Shifting Sands

Between Light and Shadow, photographs by John B. Weller

At the Wilding Art Museum, through September
10

Reviewed by Brett Leigh Dicks

Dune-Shapes-and-Frosted-Sha.jpgFor three and a half years, photographer
John B. Weller explored the inner depths of one of America’s
lesser-known national treasures. Great Sand Dunes National Park
sits nestled at the foot of the Sangre de Cristo Mountains in
southern Colorado. With dunes that reach up to 800 feet in height,
the system resides among alpine lakes, rolling tundra, and jagged
mountain peaks. Needless to say this provides an enchanting palette
for a nature photographer. Despite the dynamic subject matter,
organizing a project around such geographic constraints is not an
easy task. Yet this exhibit succeeds in being as diverse and
enchanting as the setting itself.

Using a digital printing process called Chromira, which employs
a continuous dispersion of tone rather than a matrix of color dots,
Weller seduces the viewer with 25 richly glowing prints that wander
the subjective spectrum. Equally comfortable exploring abstract
compositions of texture and tone or sweeping vistas projecting the
inherent drama of the landscape, Weller presents a seamless
portrayal of an eclectic muse. Windswept dunes, pristine pools,
footprints of passing fauna, and the setting that embraces these
are depicted with equal elegance. Weller realizes the natural
diversity of the environment at the same time that he stays true to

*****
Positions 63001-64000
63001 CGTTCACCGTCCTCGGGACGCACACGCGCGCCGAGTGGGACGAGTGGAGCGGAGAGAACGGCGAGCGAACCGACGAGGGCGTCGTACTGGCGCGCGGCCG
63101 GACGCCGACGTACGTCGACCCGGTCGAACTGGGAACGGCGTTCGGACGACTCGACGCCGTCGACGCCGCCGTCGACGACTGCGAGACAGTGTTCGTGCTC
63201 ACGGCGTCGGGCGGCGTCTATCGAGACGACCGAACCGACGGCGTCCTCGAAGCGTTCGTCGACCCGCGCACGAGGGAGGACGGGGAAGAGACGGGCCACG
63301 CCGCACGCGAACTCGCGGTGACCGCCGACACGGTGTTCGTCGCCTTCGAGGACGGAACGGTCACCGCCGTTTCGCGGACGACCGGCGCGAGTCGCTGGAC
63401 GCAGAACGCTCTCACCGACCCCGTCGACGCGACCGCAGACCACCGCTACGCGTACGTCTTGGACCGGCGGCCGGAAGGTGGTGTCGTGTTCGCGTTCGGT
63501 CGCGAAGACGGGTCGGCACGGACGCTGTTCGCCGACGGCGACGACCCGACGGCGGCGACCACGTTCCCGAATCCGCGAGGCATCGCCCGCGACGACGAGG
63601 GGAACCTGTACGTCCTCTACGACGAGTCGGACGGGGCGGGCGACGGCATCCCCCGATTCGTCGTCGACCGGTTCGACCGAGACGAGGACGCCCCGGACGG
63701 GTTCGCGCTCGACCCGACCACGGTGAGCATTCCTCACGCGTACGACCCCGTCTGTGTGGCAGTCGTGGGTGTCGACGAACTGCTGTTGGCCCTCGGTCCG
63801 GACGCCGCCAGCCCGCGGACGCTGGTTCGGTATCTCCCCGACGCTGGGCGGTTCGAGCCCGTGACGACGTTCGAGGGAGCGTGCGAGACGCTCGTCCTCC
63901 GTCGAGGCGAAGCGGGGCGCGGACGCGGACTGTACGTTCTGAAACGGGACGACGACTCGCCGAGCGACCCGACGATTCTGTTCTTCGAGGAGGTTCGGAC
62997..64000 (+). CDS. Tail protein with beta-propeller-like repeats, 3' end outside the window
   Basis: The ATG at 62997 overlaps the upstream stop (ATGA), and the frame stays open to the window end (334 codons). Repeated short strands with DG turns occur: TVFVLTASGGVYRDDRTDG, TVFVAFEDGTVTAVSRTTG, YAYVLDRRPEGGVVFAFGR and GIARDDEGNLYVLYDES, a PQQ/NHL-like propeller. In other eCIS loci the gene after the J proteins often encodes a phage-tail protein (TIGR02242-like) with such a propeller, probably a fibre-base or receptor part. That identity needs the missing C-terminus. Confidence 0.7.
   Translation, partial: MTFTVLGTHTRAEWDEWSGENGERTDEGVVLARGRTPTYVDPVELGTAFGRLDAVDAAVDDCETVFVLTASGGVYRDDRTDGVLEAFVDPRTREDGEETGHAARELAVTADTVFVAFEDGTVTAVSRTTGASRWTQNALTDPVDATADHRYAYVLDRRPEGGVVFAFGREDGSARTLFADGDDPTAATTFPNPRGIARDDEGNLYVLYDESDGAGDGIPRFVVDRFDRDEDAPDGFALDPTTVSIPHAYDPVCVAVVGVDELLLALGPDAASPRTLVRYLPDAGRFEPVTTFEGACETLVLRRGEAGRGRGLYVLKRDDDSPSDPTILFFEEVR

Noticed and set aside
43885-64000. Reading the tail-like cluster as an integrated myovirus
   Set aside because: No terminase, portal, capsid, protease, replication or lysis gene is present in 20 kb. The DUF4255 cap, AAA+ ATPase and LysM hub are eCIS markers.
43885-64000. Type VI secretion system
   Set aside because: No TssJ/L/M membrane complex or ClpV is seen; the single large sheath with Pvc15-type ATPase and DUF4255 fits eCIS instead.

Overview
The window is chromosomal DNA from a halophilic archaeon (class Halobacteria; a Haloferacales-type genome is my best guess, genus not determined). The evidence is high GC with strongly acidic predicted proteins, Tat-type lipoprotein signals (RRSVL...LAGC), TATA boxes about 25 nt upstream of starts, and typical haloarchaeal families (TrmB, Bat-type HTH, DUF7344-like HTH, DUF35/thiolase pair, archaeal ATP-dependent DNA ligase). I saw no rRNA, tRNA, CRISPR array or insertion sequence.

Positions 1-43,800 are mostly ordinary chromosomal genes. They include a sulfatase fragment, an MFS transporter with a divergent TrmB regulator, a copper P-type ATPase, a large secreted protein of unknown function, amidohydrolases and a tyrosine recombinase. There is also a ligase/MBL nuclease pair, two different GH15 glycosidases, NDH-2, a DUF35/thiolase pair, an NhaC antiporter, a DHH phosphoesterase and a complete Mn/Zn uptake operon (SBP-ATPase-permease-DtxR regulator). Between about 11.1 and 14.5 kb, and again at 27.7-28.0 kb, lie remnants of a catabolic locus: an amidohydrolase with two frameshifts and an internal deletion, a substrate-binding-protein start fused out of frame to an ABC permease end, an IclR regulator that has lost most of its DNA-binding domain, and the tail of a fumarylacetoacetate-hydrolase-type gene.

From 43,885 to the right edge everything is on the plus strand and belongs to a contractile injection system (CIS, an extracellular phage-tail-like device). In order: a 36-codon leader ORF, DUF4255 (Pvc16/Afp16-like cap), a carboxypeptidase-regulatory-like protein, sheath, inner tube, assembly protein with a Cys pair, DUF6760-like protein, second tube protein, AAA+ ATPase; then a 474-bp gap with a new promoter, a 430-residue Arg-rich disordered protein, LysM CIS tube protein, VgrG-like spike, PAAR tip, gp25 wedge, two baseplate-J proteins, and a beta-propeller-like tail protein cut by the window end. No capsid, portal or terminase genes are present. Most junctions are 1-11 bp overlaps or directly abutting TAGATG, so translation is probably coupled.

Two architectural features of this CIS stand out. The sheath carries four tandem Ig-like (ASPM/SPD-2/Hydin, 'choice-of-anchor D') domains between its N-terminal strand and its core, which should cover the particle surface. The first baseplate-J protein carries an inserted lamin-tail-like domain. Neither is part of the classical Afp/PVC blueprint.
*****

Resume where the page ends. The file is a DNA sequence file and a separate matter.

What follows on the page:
his artistic intuition.

Weller’s plan for the series included revisiting the region at
various times of the year. While the seasonal extremes he
encountered might have been challenging for the artist, they are
rewarding for the viewer. Two of the most striking images are
contained in a diptych showing two slightly different observations
of the same sand-dune crest. On one side of the crest, a subtle
shadow cascades from the crisp ridge. This might be a common
photographic observation, but its uniqueness in this instance lurks
in the shadows. There, an accumulation of ice subtly reflects the
blue of the sky, bringing eccentricity to the print’s sense of
abstraction.

It is not only in abstraction that Weller’s empathetic vision
shines. From the gentle ridges and slopes that comprise “Backlit
Ridges, May” through to the quietly meandering intersection of sand
and water in “Shoreline, Reflected Dunes, Medano Creek, March,”
Weller also revels in the literal. Nowhere is this more apparent
than in an image of a lone pronghorn staring out from the top of a
rise. Oblivious to the storm clouds gathering behind, the antelope
stands transfixed by the sight of the photographer. One senses that
the isolation and drama of this image might be what the
photographer himself felt while working in this remarkable
place.

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